The Gator daemon can be copied from Streamline or compiled from source. Both methods are covered in Installing Gator daemon. For best results, you must run the Gator daemon as root on the target system. This is easy to do with a Raspberry Pi.

Related information includes a link to more information about target setup for Streamline. 

Configuring the Raspberry Pi

In this section of the guide, we will configure the Raspberry Pi to run with Streamline.

Follow these steps:

  1. Navigate to the latest version of Raspbian from Raspberry Pi. Follow the instructions to create an SD card, using whatever path is easiest.
  2. Use the dd command on Linux, or the Raspberry Pi Imager on Linux, macOS or Ubuntu, to copy the .img file to the SD card. The Raspberry Pi Imager is easy to use. We recommend that you use an SD card that is 16GB or larger.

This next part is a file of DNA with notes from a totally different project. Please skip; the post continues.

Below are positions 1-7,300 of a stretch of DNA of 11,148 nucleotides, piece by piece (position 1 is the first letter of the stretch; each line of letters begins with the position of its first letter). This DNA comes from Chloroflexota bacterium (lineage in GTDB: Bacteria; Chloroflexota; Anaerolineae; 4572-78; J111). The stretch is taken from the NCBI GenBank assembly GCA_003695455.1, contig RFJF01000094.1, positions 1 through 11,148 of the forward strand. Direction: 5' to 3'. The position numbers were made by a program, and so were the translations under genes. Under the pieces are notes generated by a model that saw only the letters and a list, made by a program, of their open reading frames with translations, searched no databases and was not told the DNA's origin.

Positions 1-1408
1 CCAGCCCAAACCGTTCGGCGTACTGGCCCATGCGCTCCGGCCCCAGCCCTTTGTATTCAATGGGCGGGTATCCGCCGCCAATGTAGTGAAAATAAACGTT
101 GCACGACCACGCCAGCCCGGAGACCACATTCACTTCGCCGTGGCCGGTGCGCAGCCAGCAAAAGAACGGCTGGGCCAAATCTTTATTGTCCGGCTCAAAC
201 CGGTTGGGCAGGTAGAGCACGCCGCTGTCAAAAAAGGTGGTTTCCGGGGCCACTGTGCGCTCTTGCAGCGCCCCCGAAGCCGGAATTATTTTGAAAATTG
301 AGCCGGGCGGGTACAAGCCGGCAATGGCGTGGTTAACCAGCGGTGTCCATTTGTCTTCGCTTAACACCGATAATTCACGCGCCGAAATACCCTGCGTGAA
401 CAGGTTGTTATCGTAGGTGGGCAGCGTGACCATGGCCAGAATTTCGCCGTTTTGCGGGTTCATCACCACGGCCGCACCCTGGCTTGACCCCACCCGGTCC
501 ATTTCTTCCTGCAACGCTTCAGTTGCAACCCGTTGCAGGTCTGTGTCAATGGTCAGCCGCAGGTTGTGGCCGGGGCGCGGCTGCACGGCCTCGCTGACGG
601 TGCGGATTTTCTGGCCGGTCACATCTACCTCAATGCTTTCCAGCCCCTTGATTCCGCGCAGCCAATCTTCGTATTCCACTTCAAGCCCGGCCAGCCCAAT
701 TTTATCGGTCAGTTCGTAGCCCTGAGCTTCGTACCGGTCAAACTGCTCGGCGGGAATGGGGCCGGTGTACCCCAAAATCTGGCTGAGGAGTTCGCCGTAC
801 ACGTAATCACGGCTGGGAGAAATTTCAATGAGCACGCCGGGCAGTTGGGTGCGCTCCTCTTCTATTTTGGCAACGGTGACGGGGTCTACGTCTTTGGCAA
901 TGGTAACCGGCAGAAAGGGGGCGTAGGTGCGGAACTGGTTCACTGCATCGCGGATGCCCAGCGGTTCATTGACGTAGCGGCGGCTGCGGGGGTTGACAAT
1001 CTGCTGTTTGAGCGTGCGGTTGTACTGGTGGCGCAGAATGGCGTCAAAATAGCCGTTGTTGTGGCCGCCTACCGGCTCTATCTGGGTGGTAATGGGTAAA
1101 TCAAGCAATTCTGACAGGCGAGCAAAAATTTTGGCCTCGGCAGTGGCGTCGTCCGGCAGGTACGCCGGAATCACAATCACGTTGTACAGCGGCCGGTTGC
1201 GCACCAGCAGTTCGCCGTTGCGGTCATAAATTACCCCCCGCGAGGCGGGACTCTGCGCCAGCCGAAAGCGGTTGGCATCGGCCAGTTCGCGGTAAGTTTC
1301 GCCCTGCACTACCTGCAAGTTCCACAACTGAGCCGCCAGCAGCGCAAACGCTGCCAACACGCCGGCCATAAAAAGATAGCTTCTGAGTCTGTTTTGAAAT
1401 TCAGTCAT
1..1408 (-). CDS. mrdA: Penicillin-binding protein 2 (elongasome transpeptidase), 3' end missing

3. Boot the system for the first time. The easiest way to boot the system is to connect an HDMI monitor and keyboard. The default username is pi and the default password is raspberry
  4. Connect the wireless or wired network for Internet connectivity. A wired connection is available by plugging an Ethernet cable into your router. Usually no additional steps are needed. 

Connect to a wireless network

Let’s explore how to connect the Raspberry Pi to a wireless network.

Follow these steps to connect to a wireless network:

  1. Start the console-based Raspberry Pi configuration tool:

    $ sudo raspi-config
  2. Use option 2 to select Network Options, then option 2 again to select Wi-Fi. Enter the SSID and key, if needed, as you can see in this screenshot: